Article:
Introduction: Turn Your House Into a Huge Jack-O-Lantern

Okay, this won't work with every house, but If your house has two windows upstairs and a large window downstairs it will. A co-worker of mine used his garage windows for the mouth and it looked pretty good.

I apologize for the condition of the photo. It is the only one I had with this configuration and it got torn. I have no excuse for the images being crooked. Maybe my right leg is shorter than my left.

For this instructable, I used:

- A house or other building with the proper window configuration. If this item must be purchased, it will add considerably to the cost of the project.
- 10-12 pieces of black posterboard
- Six sets of orange mini-lights
- Tape measure
- Yardstick
- Single-edge razor blade
- Pencil
- Scotch tape (LOTS of Scotch tape)
- Scrap paper (about fifty 8 1/2 x 11)
- Two of those little plastic shelves that close in the bottom of your window so you can put those electric candles in the window at Christmastime
- Two rubber bands
- One 3' extension cord
- Nine cup hooks
- String

Your window treatments are a big part of this effect and should show a white surface to the outside.

Step 1: Start With the Upstairs Window, Upper Sash

This step is done on the inside of the house, but It's easier to explain with this pic of the outside.

First, put the window shelf in the lower sash (pic #2). You'll read why soon.

Measure from A to B and A to C. Cut a rectangle of posterboard that will cover the entire area (ABCD) with overlap onto the frame of the sash. Leave room to tape it to the sash frame. The posterboard was too small to cover my window so I had to piece two together for full coverage as shown in blurry pic #3.

Cut posterboard to fit around the sash lock. I did not cut the section out completely. I left a tab to smush around the lock to avoid 'light leakage'.

Repeat this step for the other window.

Note: When the top sash is covered, you cannot open the window for ventilation. This is not usually a problem during October in NJ. You can try to cover just the glass, but it is difficult to do while avoiding light leakage.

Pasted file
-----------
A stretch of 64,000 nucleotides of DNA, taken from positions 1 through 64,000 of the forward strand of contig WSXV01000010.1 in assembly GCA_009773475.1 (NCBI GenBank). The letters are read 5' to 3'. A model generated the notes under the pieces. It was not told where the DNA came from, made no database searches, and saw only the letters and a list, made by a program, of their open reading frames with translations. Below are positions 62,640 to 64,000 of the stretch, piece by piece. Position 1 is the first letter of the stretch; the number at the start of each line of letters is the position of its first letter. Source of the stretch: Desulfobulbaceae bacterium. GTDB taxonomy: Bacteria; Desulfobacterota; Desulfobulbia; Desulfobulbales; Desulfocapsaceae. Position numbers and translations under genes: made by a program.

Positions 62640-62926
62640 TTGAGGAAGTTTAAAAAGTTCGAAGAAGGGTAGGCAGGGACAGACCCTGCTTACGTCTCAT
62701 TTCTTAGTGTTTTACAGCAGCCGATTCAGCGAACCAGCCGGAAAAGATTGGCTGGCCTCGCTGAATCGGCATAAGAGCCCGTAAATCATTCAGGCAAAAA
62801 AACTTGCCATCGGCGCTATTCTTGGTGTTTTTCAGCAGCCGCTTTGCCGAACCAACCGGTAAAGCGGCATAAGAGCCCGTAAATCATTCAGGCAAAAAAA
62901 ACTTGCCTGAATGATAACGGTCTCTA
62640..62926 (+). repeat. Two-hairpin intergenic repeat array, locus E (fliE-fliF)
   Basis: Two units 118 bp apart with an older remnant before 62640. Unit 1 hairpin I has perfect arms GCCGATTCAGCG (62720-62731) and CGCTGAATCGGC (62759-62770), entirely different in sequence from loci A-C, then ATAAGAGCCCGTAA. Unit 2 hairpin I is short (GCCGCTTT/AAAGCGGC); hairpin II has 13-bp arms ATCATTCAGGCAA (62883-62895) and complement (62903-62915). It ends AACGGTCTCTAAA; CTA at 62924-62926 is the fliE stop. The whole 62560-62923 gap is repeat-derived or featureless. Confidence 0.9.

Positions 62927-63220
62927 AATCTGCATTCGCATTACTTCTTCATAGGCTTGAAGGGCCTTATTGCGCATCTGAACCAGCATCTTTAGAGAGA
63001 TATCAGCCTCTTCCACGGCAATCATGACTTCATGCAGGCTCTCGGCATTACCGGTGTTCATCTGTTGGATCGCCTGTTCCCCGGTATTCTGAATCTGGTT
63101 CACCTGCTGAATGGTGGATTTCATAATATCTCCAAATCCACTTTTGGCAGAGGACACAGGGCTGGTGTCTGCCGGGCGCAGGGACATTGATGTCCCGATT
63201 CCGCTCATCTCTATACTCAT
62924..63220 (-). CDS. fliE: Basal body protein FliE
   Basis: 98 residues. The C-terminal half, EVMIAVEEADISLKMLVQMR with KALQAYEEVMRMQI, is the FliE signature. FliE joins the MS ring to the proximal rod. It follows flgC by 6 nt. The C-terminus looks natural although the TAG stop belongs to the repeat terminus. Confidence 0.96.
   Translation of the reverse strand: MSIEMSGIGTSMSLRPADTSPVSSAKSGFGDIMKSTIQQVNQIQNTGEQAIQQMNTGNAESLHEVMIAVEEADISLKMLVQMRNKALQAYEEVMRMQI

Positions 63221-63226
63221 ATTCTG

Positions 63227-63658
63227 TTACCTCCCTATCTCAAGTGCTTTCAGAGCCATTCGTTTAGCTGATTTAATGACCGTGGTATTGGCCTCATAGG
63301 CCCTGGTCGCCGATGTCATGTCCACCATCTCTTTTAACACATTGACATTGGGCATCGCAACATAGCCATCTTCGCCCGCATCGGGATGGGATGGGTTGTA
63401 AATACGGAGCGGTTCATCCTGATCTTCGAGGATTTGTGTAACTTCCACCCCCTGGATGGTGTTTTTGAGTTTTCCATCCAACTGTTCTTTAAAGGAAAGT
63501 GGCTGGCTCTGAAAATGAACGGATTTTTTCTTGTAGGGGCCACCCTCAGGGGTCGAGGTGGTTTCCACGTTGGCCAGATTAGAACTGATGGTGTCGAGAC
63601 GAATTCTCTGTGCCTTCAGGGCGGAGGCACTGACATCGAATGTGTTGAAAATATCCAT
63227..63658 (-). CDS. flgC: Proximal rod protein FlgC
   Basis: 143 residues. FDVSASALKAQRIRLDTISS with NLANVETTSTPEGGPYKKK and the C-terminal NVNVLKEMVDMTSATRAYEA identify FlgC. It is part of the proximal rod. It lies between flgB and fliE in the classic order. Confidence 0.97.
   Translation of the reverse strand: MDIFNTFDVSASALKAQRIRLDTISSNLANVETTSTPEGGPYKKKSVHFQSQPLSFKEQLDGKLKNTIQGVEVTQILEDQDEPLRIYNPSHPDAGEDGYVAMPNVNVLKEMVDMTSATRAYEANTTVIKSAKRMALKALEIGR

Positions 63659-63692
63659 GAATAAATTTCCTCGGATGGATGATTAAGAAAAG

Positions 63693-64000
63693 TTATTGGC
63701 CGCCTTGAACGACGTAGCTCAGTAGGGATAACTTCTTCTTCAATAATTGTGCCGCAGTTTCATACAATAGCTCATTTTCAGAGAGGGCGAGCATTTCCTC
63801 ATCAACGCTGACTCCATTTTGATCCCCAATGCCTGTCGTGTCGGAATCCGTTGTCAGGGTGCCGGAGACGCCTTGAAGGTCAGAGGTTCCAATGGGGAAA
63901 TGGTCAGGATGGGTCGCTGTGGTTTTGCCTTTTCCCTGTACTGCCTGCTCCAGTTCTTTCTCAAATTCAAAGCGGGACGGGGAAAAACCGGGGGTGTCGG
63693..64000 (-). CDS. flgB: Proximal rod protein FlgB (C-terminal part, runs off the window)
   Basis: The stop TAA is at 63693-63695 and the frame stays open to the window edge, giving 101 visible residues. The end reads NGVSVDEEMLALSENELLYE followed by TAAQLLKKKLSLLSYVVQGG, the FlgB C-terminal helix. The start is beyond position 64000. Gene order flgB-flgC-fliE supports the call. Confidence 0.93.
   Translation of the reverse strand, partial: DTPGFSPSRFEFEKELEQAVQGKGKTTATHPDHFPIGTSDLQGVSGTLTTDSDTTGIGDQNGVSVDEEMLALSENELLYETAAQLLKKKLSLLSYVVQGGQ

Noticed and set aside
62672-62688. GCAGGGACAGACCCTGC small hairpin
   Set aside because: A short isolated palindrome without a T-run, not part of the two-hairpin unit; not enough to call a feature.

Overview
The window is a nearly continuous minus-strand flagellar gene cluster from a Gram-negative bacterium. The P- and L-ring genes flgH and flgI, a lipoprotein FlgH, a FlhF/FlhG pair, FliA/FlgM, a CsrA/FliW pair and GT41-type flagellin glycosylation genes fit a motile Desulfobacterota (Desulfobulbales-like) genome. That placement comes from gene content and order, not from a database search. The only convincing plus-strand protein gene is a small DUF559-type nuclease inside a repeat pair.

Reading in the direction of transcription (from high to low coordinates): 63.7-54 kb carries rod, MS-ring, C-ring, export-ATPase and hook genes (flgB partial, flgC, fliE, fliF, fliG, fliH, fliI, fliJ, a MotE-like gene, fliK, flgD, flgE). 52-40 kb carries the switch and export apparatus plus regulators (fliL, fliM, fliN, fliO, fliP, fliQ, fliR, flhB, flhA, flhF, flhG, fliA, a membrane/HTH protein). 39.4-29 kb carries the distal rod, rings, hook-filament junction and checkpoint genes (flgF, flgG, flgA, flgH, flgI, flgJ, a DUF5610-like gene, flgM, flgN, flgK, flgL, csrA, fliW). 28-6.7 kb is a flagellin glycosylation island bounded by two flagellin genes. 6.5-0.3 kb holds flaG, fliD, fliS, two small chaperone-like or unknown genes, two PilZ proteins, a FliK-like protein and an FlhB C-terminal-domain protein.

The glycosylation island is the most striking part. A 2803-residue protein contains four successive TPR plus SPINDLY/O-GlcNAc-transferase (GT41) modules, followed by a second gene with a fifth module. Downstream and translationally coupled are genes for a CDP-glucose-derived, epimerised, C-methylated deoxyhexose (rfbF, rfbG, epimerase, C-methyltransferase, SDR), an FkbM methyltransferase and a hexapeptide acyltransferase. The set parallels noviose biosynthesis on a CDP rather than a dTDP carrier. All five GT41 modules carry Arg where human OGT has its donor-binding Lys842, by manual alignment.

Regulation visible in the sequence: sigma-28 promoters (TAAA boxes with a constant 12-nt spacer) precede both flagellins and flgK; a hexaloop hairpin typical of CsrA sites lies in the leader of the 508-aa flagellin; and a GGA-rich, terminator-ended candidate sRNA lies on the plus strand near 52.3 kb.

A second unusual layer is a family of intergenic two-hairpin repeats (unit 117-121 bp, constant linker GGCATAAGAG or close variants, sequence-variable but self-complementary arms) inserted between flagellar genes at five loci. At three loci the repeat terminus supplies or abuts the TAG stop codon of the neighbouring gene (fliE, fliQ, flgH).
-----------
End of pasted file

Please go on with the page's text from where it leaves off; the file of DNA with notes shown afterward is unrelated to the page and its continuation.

I have to use a lot of tape to keep things attached. My windows are wood and I sometimes have to re-tape sections several times during the month.

***** Remember that all the tape you put on has to eventually come off. Cheap bargain tape will leave residue that is VERY difficult to remove. Real Scotch Tape has worked well for me and I have no connection to 3M.

Step 2: Cutting Posterboard

I found this to be an easy way to cut posterboard to get a clean straight cut. It also works when you print banners and have to trim edges before you tape the pieces together.

I'm demonstrating this on a piece of scrap paper because black posterboard just wouldn't show up. The marks on the paper were made with a marker instead of a pencil for the same reason.

My kitchen table opens up to accept leafs (leaves?). I yours doesn't, I can't help you.

Measure and mark the two edges where the cut will start and end.

Align the two marks on your posterboard with the seam in the table.

Tape the "scrap' side top & bottom as shown.

Insert the top edge of a sharp razor blade into the seam of the table above the posterboard and make a short sawing motion as you work through it.

Don't pull the blade up too far. As long as the blade stays in the seam you will not scratch the tabletop. Support the 'good' side close to the blade as you go and don't cut your finger.

I've done this with many banners, etc. and never scratched the table. When you're finished, you may have to run the blade across the entire seam because you'll see how much crap you cleaned out of the section you worked on.

Step 3: Upstairs Window, Lower Sash

Measure to the halfway point of C to D (G).

Using the finished corner of posterboard as point C, transfer the measurements of C to G and C to E onto the posterboard and cut from E to G.

You should have one triangle, C-E-G.

Ignore the other letters. I don't know why I got so carried away.

If you do this step 3 more times, you will have four triangles that will fit the two windows as shown. With any luck, you may get two triangles out of one piece of posterboard.

Tape them in place as shown.

Step 4: Upstairs Lights

Remember those shelves you installed a few minutes ago? Now that you can't get the windows open, be glad you did.